Diabetes Doesn’t Have To Be Inevitable
In 2010, diabetes was the cause of 69,071 deaths according to the Center for Disease Control. Diabetes is one of the 10 leading causes of death in the United States, but it can be prevented. A number of things play a role in whether someone will develop type 2 diabetes, but read on to see what you can do to lower your chances.
In all my research, it seems there is a common thread in ways to prevent (or delay) the development of type 2 diabetes. All the recommendations seem to go back to the following things: eat less and move more. The Center for Disease Control states, “Research studies have found that moderate weight loss and exercise can prevent or delay type 2 diabetes among adults at high-risk of diabetes.”
One of the easiest ways to “eat less” is to reduce your portion sizes. Portion sizes in America are out of control, so if we learned to eat proper portions, we would likely be better off. An easy guideline to follow is that your plate should be: ¼ protein, ¼ carbohydrates/grains and ½ fruits and vegetables. You can also drink a glass of water before your meal and focus on eating slowly, these things can help you to eat less at each meal as well.
There are a number of ways you can increase your activity level in your every-day life. The National Diabetes Education program recommends that you “try to be active for at least 30 minutes, 5 days a week. Walking is a great way to get started and you can do it almost anywhere at any time.” In addition to walking, you can put on music and dance while cleaning or even walk in place or lift small weights while watching television.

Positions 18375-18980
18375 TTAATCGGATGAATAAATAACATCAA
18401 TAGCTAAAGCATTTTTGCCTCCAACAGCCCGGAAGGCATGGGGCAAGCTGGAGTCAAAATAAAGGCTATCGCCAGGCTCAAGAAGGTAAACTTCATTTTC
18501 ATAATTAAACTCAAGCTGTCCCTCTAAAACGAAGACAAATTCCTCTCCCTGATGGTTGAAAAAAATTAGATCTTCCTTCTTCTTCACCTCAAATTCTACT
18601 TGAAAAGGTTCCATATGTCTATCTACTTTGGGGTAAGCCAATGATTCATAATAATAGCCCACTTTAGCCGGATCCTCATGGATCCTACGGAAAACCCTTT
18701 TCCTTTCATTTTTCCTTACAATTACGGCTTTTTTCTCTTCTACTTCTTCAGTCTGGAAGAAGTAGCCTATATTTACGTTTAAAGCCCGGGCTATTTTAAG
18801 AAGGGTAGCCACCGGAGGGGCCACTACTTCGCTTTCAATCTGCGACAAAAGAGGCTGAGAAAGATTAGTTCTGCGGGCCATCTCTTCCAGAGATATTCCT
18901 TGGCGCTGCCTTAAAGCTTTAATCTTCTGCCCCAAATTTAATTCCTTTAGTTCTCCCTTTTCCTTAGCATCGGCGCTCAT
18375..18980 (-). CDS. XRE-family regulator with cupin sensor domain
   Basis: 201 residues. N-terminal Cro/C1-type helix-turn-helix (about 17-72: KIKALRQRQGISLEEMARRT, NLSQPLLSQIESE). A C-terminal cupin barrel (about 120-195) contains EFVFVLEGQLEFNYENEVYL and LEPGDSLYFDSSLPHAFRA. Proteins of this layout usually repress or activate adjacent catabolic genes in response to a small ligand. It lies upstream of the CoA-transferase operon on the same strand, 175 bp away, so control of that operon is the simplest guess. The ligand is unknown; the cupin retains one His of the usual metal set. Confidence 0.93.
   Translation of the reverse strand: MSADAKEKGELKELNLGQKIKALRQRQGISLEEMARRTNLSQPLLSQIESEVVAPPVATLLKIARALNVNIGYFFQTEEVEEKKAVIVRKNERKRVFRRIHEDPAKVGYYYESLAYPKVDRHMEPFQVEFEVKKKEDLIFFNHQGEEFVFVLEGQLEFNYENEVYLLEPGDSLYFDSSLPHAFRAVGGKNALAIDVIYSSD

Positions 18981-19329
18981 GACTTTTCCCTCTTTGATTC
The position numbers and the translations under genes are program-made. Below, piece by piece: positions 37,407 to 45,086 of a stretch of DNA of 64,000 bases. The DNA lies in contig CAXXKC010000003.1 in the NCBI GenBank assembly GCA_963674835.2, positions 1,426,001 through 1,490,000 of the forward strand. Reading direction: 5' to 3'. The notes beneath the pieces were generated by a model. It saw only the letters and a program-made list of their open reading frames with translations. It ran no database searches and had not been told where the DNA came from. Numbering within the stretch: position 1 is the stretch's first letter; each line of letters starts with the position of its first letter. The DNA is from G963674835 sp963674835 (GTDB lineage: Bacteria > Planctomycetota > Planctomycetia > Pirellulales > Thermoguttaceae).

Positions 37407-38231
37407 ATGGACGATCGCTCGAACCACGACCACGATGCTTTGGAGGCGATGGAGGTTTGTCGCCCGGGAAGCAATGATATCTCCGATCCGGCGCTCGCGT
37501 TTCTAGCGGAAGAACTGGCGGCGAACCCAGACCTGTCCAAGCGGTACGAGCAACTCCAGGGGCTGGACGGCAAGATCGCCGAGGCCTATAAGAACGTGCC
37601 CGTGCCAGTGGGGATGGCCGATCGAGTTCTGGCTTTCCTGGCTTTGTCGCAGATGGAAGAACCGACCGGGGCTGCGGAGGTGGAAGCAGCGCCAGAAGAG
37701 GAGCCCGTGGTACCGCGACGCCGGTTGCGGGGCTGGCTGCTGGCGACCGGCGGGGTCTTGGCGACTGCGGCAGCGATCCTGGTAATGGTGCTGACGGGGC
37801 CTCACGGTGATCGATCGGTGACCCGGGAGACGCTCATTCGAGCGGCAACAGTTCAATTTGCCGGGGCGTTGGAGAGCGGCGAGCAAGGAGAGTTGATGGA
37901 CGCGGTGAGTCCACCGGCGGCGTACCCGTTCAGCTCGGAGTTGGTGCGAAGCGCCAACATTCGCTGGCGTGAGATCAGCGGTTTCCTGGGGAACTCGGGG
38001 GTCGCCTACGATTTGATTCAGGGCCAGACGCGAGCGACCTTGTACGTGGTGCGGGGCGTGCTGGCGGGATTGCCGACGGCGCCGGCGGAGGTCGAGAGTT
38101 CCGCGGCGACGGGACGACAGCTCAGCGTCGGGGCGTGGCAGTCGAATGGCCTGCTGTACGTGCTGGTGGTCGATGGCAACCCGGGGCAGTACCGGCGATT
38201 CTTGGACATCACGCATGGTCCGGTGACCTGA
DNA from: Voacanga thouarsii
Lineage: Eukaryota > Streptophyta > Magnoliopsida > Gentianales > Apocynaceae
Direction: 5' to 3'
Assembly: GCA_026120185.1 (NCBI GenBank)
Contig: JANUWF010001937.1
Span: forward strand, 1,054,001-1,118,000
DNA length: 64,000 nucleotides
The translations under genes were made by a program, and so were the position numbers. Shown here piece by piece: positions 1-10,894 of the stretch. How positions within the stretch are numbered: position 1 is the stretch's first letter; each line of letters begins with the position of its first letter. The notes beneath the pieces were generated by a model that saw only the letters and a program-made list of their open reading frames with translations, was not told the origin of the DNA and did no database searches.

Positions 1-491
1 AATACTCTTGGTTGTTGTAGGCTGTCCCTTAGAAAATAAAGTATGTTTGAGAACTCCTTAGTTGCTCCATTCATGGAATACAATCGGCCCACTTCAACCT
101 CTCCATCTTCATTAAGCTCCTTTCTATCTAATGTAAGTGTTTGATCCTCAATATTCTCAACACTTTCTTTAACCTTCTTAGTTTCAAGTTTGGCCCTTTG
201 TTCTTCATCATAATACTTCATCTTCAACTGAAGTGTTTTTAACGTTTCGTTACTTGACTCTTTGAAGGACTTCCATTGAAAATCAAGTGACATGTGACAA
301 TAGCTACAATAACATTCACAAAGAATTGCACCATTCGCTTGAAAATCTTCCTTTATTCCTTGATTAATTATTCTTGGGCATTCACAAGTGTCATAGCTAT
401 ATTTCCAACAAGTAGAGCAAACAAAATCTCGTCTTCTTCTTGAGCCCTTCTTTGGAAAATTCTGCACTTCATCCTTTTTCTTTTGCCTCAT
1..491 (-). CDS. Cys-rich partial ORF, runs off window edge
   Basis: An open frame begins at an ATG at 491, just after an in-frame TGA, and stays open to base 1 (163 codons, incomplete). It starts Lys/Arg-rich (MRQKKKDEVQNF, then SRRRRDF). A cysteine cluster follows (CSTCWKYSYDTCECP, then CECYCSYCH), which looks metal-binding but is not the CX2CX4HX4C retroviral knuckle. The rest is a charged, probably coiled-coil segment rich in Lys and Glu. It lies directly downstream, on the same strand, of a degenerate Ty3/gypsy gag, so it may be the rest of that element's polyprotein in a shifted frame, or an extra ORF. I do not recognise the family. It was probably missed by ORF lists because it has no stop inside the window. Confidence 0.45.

The Center for Disease Control lists the following as risk factors for developing type 2 diabetes:
*Being overweight or obese,
*Having a parent, brother, or sister with diabetes,
*Being African American, American Indian, Asian American, Pacific Islander, or Hispanic American/Latino heritage
*Having a prior history of gestational diabetes or birth of at least one baby weighing more than 9 pounds.
*Having high blood pressure (140/90 or higher).
*Having abnormal cholesterol with HDL ("good") cholesterol is 35 or lower, or triglyceride level is 250 or higher.
*Being physically inactive—exercising fewer than three times a week.
Some of these factors are completely out of our control, while others we have the power to change. Make changes now to start lowering your risk for type 2 diabetes. If you think you’ve already developed diabetes, consult your doctor to see what your options are, in some cases type 2 diabetes can be reversed with some major lifestyle changes.